University of Cambridge’s Churchill College set for a green CHP boost
A new 15-year combined heat and power (CHP) contract is set to provide low carbon electricity and heat to Churchill College in the University of Cambridge.
The contract will continue the energy services started in 1993 and see one of the latest generation of Veolia CHP units installed to provide the campus with secure energy supplies.
The service will replace the previous CHP that had completed over 120,000 generating hours over a 22 year life - equivalent to a vehicle completing over 5 million miles or 208 trips around the earth. After years of successful delivery of electricity, heat and hot water to the campus the college has now decided to take advantage of the benefits of a modern more efficient unit to support their academic and research activities in mathematics, science and technology, the arts and humanities.
The new CHP uses the latest lean-burn technology to generate low carbon electricity and heat for the campus, and will save an estimated 5,000 tonnes of CO2 emissions. Veolia’s CHP helpdesk will provide lifetime monitoring with maintenance provided by the company’s nationwide field service teams. The company already supports the sustainable goals of universities in the UK and reduces their carbon emissions by over 40,000 tonnes each year.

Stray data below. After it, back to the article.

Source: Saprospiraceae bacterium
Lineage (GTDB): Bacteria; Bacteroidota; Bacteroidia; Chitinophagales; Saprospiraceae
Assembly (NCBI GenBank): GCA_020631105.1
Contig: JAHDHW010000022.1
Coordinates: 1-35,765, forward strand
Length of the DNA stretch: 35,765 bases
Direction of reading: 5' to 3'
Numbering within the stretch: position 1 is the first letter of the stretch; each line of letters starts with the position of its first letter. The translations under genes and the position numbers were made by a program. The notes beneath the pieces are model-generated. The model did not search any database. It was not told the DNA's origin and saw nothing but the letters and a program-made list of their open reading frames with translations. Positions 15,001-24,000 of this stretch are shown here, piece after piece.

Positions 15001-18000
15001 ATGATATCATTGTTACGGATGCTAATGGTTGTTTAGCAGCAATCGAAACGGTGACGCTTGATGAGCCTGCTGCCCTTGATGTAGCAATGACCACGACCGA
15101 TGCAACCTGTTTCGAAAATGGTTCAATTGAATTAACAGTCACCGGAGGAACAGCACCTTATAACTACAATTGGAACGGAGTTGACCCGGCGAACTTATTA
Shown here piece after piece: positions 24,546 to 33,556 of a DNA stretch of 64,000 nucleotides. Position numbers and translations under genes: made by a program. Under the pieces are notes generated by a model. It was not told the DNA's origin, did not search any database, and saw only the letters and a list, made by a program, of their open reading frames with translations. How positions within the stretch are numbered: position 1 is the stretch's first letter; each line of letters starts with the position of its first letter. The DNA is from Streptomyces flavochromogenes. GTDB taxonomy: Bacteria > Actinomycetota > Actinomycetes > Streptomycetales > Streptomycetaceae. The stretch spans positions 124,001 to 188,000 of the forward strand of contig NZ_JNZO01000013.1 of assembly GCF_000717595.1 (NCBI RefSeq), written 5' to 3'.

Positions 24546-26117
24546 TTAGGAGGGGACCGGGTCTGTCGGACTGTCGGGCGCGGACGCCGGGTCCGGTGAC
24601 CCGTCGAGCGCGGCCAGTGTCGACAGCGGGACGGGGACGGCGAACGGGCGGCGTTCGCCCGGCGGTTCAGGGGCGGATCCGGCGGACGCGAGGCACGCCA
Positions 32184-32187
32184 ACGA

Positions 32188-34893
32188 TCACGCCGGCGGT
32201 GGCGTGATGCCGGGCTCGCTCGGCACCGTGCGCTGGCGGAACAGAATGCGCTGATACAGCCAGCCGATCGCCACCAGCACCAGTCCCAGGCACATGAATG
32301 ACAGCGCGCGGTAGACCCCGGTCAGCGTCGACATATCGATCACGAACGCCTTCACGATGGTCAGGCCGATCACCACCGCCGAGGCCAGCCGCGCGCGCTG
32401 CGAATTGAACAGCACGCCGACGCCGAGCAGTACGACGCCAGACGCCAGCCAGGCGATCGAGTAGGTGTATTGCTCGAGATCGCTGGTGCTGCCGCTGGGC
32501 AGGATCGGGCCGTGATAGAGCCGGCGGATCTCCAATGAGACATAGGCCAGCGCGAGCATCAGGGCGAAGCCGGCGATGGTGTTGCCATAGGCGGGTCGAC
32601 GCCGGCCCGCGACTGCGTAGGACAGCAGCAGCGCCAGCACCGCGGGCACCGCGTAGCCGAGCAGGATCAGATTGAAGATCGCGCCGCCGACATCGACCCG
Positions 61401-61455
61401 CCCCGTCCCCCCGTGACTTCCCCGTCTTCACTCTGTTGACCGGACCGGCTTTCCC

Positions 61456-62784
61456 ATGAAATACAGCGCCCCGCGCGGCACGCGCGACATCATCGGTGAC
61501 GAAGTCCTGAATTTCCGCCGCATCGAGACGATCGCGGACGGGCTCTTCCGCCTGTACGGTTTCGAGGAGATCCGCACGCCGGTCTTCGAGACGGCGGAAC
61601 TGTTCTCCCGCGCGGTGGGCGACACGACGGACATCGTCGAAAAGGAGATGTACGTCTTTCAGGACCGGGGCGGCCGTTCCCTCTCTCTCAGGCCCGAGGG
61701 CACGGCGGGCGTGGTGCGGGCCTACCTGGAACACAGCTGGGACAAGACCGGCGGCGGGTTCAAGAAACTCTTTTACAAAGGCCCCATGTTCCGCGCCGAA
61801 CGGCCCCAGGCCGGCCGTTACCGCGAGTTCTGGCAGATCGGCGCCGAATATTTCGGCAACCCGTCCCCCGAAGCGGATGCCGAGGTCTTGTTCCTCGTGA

Gavin Graveson, Veolia’s COO Public and Commercial, said: “This latest application of CHP demonstrates our long term commitment to deliver energy efficiency and low carbon energy to higher education. We currently have 25MWe of CHP capacity that provides energy on over 60 University campuses, supporting their education and research facilities, and housing more than 200,000 students. ”
Receiving its Royal Charter in 1960, Churchill College is the national and Commonwealth memorial to Sir Winston Churchill and is situated on 42 acres in north-west Cambridge. The College is renowned for its academic standing and has produced twenty-nine Nobel Prize winners among its past and present members.
This story was written by Liz Gyekye, editor of Bioenergy Insight.